It’s taken eight years, but the Supreme Court has finally ruled on the Cher/Bono/Richie fleeting expletives case (FCC v Fox Broadcasting) and NYPD Blue case (FCC v ABC). The Court unanimously reversed the FCC’s punishment of the two networks for showing 8 seconds of a character’s buttocks, and letting a few bad words on live TV go un-bleeped.
But it’s a mixed victory. Unfortunately, the Court decided these cases on procedural issues rather than First Amendment ones. And so Justice Anthony Kennedy noted that the FCC is “free to modify its current indecency policy” to make government censorship guidelines clearer.
That doesn’t mean the decision is worthless; the Court said the government couldn’t enforce laws without first announcing and describing them clearly, and that it had to enforce them consistently. Censorship laws don’t work well that way, so this is a good requirement. On the other hand, the Court left in place the antiquated idea that the government should and can protect us from bad words and pictures on the TV shows we choose to watch in our homes. This guarantees more of the continual, pointless battle about defining obscenity, poor taste, the alleged danger of sexual words & images, and parents’ rights to protect their kids—and parents’ over-reliance on a nanny-government to do that “protecting.”
The worse thing about this court decision is the Court’s self-censorship—a bad example for the rest of the country. Remember, one of these cases turned on the FCC’s criticism of Fox after Cher said “fuck ‘em,” Bono said “fucking brilliant,” and Nicole Richie said “getting cowshit out of a Prada purse.” The government’s insistence on sanctioning the corporations that broadcast this is big, big news. The public needs to know what behavior is considered so egregious that our government gives itself permission to control and punish it.
But the Court, in ruling on this rather momentous issue, couldn’t bring itself to describe exactly what had happened to trigger the massive government action the Court was overturning. It described the words in question as “f**k ‘em” and ‘”Have you ever tried to get cows**t out of a Prada purse? It’s not so f***ing simple.’”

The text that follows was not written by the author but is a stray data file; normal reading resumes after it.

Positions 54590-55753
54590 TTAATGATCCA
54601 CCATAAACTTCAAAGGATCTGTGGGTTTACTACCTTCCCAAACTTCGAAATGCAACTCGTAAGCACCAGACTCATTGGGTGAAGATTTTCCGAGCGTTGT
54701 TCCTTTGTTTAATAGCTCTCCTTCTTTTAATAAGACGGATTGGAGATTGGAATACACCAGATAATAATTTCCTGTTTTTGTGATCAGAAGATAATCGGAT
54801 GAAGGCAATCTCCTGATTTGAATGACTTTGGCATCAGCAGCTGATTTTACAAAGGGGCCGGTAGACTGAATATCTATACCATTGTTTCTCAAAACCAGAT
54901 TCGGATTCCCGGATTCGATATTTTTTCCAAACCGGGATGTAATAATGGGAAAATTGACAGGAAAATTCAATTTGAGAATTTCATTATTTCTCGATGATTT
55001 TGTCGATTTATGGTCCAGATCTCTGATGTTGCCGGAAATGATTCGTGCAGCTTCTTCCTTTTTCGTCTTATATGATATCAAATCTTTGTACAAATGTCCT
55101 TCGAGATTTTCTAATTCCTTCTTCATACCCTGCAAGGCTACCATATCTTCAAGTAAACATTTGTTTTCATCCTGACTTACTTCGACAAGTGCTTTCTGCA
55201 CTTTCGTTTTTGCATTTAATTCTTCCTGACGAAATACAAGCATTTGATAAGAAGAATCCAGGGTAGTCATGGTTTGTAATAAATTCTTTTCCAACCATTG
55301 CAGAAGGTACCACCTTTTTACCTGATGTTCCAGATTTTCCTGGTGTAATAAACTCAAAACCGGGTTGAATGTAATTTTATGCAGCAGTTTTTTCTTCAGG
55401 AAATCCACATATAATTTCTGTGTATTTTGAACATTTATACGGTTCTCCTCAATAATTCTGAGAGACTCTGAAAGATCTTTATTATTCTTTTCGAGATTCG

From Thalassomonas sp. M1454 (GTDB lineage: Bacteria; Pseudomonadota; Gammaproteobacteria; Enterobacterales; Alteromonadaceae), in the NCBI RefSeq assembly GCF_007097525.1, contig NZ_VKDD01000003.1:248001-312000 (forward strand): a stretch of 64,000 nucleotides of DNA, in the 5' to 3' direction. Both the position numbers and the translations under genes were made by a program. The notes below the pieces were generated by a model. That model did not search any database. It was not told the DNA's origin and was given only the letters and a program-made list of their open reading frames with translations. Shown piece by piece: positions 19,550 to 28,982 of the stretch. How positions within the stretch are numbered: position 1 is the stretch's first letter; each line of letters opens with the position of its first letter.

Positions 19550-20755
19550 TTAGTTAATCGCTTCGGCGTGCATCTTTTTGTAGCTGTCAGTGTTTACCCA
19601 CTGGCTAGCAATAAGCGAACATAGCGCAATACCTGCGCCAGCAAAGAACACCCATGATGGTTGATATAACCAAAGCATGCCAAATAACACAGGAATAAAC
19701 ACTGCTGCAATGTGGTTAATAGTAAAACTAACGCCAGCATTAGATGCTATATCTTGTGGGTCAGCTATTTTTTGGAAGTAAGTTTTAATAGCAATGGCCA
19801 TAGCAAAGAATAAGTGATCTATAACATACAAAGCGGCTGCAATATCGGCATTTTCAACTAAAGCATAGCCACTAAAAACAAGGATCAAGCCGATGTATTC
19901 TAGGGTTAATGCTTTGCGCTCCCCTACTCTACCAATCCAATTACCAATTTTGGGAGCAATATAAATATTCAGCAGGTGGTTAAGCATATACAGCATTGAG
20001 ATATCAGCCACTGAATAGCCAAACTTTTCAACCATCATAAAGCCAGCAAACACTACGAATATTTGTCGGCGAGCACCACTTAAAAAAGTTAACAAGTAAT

This longstanding, pathetic epistolary game—insert magic symbols so that we simultaneously know what we’re all discussing, but don’t sear our eyeballs with the actual demonic word—may be harmless in some situations, but not this one. This is the Supreme Court of the United States. Nothing trivial happens here. They hear only a few dozen of the 10,000 cases that petition them every year, each one chosen because it addresses a momentous wrong or a momentous issue.
The Supreme Court said the government can’t capriciously decide that a word or image is illegal AFTER it’s been uttered or displayed—and chided the FCC for doing just that. That makes this ruling very, very important. The Court’s refusal to state exactly what words were involved in the trial is disrespectful to the judicial process, to Americans’ right to government transparency, and to the ability of people to manage their possible discomfort about actual public events.
Thus, The Court affirmed the rule of law, but not the rule of adults. It demanded the government play fairer, but declined to expect much from the citizenry. And it undermined its own decision. If you can say fuck on TV, why can’t you say it in a Supreme Court decision about saying fuck on TV? If the word isn’t too dangerous for TV, it isn’t too dangerous for the Court.
All that aside, one cool thing about the decision is that Cher and Bono are described as “singers,” while Nicole Richie, deemed by even the Supreme Court to lack any actual talent, is simply described as “a person.”